Developing an app is always a challenge, especially when you think of the things that you need to keep an eye on at the same time. Then it gets more complicated when the app is released and you need to track its perfromance somehow.
Here is an overview of the key metrics in mobile applications. If someone were to ask you, what is the difference between ARPU and ARPPU, or Lifetime and Lifetime Value, just give them a link to this article.
Usually applications are created with one simple goal - making money. As you may know, nobody is willing to give you money for nothing. So, to make money you need to take pains and go through many stages. Here is how the majority of mobile applications work:
- people download the app from the app store to their mobile device, then launch the application (and this is where we are beginning to use the word "users" instead of "people");
- if the application is liked by users, they start to use it from time to time, and if it is not - they do not use it, or even remove it from their devices;
- if users really like the app, they use it again and again, and some especially loyal users make purchases within the app for real money, bringing joy to both themselves and the developer.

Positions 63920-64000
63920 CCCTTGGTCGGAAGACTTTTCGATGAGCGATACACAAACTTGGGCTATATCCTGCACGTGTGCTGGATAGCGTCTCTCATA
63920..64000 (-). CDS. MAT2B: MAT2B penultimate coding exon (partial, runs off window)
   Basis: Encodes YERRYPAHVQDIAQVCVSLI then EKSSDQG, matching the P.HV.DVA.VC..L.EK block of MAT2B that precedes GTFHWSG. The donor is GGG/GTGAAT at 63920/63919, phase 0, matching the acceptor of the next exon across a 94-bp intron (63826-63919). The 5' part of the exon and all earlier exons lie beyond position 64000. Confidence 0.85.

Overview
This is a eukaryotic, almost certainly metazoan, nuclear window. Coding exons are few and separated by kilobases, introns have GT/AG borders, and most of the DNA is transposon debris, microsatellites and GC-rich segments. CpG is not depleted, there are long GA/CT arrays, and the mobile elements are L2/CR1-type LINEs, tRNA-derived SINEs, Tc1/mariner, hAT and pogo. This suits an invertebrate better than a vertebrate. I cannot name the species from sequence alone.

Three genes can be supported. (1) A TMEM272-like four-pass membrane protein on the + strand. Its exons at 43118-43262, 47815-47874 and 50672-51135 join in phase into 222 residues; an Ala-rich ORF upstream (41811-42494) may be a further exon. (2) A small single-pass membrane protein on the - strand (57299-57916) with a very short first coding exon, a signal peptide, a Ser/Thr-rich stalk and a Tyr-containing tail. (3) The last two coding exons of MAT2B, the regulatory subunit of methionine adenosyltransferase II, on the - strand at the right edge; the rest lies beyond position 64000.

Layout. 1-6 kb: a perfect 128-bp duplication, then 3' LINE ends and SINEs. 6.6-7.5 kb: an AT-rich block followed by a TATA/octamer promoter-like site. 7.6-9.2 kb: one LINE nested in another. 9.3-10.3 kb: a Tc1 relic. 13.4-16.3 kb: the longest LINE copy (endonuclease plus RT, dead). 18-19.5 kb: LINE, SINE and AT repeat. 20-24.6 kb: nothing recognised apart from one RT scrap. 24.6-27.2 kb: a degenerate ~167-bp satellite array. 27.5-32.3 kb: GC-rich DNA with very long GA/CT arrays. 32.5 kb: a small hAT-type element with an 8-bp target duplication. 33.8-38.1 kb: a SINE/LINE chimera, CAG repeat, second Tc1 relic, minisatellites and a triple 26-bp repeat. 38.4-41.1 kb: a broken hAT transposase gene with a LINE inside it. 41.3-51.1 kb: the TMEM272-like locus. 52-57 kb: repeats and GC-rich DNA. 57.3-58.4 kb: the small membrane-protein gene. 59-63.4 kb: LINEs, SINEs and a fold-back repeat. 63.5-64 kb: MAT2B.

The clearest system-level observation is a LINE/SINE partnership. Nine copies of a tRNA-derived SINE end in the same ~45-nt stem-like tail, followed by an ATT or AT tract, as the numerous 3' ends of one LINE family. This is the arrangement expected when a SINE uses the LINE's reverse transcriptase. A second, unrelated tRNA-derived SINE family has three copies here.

Each stage has its own metrics that should help you to understand if your application works successfully and get the feedback on the users behavior.
All metrics discussed are available for integrating through the devtodev SDK.
Read more: Game Analytics Metrics Glossary
So, one day users have installed the app on their devices and launched it for the first time - after the first launch of the application an individual turns into the user. Everybody who launched the application on a certain day for the first time, called 'new users' of that day. How many new users should be there? Of course, the more the better, but in the fact it depends on your project. Most importantly, the number of new users must cover the outflow from the project, then the project will grow. The number of new users may increase due to the advertising campaigns or by the introduction of viral mechanisms to the project, then the existing users will bring new ones.
After a while, more and more new users, accumulate in the project and at some point you may wish to find out the number of users who have sampled your application. For this purpose there is a metric called 'total users', it shows how many users of your application are in the database to the chosen date.
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Users who have launched your application for the first time will either like it or not. If the user does not like the app, they will most likely leave it and not come back the next day.
If the user returns to the app the next day after the first launch, it means that judgement on "how nice'" went well (first you judge "how nice", then you judge "how wise").